Mesh allows brain mapping of individual neurons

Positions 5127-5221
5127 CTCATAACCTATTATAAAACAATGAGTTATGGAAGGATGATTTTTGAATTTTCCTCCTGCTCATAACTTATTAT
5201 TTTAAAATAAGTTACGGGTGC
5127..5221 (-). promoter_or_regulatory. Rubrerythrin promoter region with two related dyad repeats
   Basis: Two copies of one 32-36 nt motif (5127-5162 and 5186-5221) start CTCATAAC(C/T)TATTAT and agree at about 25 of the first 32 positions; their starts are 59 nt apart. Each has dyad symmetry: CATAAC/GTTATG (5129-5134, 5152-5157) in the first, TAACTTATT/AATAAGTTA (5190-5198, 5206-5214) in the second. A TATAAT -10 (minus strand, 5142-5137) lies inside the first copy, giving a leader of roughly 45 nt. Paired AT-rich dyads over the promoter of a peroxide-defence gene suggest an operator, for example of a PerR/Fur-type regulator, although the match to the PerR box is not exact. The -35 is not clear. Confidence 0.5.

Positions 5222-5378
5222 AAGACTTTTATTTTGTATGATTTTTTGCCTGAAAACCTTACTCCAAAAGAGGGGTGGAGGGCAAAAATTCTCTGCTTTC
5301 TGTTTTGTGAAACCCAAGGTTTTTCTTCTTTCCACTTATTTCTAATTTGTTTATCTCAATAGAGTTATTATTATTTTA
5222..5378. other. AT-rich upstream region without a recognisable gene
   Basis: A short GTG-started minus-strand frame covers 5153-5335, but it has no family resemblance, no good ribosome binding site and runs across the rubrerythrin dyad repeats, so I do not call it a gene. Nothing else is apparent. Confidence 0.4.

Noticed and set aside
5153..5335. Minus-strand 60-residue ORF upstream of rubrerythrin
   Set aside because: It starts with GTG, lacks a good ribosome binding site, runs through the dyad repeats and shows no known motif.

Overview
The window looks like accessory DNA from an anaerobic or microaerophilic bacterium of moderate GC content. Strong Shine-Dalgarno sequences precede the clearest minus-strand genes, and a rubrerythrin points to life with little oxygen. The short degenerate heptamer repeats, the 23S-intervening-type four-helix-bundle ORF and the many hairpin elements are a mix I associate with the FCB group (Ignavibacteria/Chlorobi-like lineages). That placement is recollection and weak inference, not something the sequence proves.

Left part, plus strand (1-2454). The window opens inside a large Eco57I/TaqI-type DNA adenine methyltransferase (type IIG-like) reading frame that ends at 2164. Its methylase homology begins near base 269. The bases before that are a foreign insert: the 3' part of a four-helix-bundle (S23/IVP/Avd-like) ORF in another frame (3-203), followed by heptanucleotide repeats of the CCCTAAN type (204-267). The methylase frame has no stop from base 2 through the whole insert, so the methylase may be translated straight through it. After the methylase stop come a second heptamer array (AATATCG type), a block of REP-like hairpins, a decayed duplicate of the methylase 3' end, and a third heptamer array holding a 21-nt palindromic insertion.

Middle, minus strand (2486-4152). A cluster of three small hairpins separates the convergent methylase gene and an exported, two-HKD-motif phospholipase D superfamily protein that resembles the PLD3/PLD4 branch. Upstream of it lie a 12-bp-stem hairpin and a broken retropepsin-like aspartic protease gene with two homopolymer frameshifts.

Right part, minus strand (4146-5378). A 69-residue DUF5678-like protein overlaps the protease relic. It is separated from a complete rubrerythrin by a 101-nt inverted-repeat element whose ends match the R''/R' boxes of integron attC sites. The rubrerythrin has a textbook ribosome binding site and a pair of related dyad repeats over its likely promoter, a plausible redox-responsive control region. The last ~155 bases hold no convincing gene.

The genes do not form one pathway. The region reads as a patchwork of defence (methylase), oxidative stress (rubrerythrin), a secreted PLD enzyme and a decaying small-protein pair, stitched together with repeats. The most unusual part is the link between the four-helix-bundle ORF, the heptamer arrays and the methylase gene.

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We have recently seen the development of number of potential treatments for neurological conditions, such as virtual reality used to help treat Alzheimer’s patients and a device that helps stroke victims regain mobility by sending electrical signals to their brain. One key to developing effective new treatments for neurological conditions such as Parkinson’s and Alzheimer’s is finding a way to better understand what is happening in the brain. To do this, it is necessary to monitor and map the activity of neurons in the brain. Up to now, the most accurate devices for taking these types of measurements have been intracranial probes, which are surgically implanted in or near the brain. Now, a team of nanoscientists at Harvard have developed an electronic mesh, around the width of a human hair, which is flexible enough to be stuffed into the needle of a syringe and injected into the brain. Once injected, the mesh unfurls to make contact with the brain, where it can then record the activity of individual neurons.

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